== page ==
Building Privacy Into AI: Is the Future Federated?

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The changing dynamics of the digital world have led to several privacy challenges for businesses, large and small. This is placing increasing pressure on them to evolve their processes and strategies. Much of the burden stems from the sheer volume of data present today, and in fact, the volume of data is predicted to balloon to 175 zettabytes (ZB) by 2025. Today, it is simply beyond human capability to effectively process and protect privacy without the assistance of privacy-enhancing technologies (PETs).

This has led to an explosion of adaptive machine learning (ML) algorithms that can wade through the mountain of data while continuously and efficiently changing their behavior in real-time as new data streams are fed into them. However, while ML is key to leveraging and learning from big data at scale, it can create privacy challenges. In fact, traditional ML requires data to be stored on a centralized server for analysis, including transporting data to cloud environments; this opens the doors to a plethora of security and privacy implications.

Taking It to the Edge

These privacy and security concerns have led the charge for ML technology that can work in a way that preserves consumer privacy, which is why federated learning (FL) has gained such momentum. Federated learning, put simply, is a decentralized form of machine learning. It is a method of training an algorithm on user data across multiple decentralized edge devices or servers without exchanging or transferring that data to a central location.

With decentralized, federated learning, a global model is generated in a central server, and the data to train this model is distributed across edge devices. The data stays with the owner while still being used to create insights centrally. If you will, bringing the mountain to Muhammad, the model is brought to the data where it can be trained/updated rather than the data having to go to the model. Federated learning is one of the best examples of the new breed of edge computing, where computation and data storage are brought closer to the data source.

Looking to support a privacy-first future for web advertising and protect its biggest revenue stream, Google is a leading proponent of the technology and has recently launched its Federated Learning of Cohorts (FLoC) as a replacement for traditional third-party cookies, which it plans to stop supporting by 2023.

Spreading the Load

While there are multiple benefits to federated learning, it does have certain limitations. Not least of which is the fact that the technology requires frequent communication between the nodes during the learning process to work. Thus, it requires enough local computing power and memory, which might affect user experience and the user’s bandwidth to exchange parameters of the machine learning model in real-time.

Luckily, with the emergence of technologies such as 5G, today’s communications infrastructure is more than robust enough to handle this. Plus, the edge devices that technologies such as Google’s FLoC are typically talking to tend to be powerful mobile phones with several gigabytes of memory. This means that specific technical barriers to federated learning have been all but removed.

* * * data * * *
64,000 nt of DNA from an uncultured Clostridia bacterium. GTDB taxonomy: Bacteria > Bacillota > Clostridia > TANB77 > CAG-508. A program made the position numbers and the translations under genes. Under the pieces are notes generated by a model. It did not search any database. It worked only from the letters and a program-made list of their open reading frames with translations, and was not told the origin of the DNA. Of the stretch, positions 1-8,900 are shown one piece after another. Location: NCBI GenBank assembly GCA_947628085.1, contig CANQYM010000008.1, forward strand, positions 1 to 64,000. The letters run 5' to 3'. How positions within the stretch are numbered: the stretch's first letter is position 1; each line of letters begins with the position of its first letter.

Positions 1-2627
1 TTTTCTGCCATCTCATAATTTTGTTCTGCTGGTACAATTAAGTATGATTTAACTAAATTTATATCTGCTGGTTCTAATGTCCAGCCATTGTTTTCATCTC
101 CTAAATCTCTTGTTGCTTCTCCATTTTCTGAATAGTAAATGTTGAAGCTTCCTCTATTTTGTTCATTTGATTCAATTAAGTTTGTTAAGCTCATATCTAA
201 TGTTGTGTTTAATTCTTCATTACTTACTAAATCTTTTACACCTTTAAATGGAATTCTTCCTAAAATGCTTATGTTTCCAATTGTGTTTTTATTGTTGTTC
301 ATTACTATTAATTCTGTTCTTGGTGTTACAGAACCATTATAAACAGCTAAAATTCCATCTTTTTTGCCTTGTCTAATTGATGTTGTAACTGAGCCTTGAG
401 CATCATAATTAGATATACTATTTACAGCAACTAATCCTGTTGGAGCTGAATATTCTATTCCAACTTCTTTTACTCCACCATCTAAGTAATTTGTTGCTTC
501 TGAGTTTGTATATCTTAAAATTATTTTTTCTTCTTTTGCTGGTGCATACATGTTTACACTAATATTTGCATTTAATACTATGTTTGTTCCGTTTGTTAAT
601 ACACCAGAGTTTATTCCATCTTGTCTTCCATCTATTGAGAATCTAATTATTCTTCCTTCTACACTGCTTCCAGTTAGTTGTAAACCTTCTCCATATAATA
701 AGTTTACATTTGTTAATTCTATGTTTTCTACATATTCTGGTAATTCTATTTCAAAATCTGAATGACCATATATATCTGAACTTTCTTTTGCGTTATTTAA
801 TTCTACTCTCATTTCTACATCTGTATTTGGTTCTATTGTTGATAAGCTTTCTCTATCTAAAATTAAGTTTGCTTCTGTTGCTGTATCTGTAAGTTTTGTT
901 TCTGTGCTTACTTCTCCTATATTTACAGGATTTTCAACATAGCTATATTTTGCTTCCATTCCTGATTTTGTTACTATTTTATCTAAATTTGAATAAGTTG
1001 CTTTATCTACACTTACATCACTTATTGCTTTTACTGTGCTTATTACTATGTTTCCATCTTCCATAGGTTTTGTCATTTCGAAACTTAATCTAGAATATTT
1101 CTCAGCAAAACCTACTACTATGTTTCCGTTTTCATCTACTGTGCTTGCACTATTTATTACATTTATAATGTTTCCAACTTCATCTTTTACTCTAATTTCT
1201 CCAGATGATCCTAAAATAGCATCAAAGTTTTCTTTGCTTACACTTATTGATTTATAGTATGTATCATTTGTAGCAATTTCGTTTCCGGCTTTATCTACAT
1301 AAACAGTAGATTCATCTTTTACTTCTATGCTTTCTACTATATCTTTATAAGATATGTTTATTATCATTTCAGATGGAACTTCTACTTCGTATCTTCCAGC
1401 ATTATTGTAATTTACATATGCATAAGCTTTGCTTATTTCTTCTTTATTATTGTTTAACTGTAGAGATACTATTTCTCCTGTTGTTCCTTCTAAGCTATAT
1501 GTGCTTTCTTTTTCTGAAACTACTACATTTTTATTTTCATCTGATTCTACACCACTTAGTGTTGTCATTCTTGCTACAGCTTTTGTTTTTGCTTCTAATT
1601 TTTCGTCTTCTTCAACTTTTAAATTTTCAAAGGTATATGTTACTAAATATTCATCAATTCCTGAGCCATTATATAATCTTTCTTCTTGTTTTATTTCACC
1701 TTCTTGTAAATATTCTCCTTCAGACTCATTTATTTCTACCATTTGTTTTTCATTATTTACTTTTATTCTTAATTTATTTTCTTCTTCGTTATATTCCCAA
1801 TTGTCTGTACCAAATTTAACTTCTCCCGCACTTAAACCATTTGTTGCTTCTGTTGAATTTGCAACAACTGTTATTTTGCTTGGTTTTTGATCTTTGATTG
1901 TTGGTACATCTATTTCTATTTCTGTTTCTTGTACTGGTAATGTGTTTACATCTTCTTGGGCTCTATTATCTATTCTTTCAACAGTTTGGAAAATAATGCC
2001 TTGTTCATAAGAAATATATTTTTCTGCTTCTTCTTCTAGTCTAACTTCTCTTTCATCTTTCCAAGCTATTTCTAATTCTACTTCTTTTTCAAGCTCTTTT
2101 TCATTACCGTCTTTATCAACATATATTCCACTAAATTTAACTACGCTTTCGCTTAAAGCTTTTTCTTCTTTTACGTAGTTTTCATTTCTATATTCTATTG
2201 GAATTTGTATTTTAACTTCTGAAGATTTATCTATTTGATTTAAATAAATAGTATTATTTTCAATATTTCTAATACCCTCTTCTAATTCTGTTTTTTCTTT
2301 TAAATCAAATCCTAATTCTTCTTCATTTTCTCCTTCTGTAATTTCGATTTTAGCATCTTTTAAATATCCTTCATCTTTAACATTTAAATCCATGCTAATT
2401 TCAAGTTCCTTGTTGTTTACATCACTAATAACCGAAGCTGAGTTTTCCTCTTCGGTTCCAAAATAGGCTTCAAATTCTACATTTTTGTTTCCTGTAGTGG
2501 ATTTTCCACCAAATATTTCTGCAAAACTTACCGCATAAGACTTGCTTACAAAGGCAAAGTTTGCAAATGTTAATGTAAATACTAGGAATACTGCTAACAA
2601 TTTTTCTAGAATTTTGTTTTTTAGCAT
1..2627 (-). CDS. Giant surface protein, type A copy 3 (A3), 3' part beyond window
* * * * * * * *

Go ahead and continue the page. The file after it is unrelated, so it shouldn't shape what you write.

Plugging the Gaps

Because federated learning enables multiple actors to build a standard, robust ML model without sharing data, it addresses critical issues for ML, such as data security, data access rights, and access to heterogeneous data. However, while it will undoubtedly become an essential part of the modern marketing technology stack, federated learning must be implemented carefully. Even though such a technique is, by its very nature, a leap forward in data privacy, it is still imperative that privacy-by-design principles are observed at all times.

Privacy-by-design proactively embeds privacy into the design and operation of IT systems, networked infrastructure, and business practices. When federated learning is paired with other privacy mechanisms – such as secure multi-party computation, differential privacy and quantitative measurement – privacy risks be considered addressed. Therefore, federated learning is a case of plugging the gaps to ensure you remain compliant with increasingly stringent privacy regulations.

A Challenge of the Digital Era

As the global wave of privacy legislation and privacy activism continues to accelerate the need for privacy-preserving techniques, federated learning is one worthy example of the progress being made to mould a data-led economy underpinned by privacy. The adoption of privacy-enhancing technologies is transforming the way businesses approach challenges with compliance and the way they overcome operational inefficiencies and accelerate data-driven strategies or further evolve AI initiatives. Rather than looking at data privacy as a business blocker, those embracing a privacy-by-design ethos understand that protecting privacy is a gateway to a greater depth of insights that can fuel growth and power innovation.

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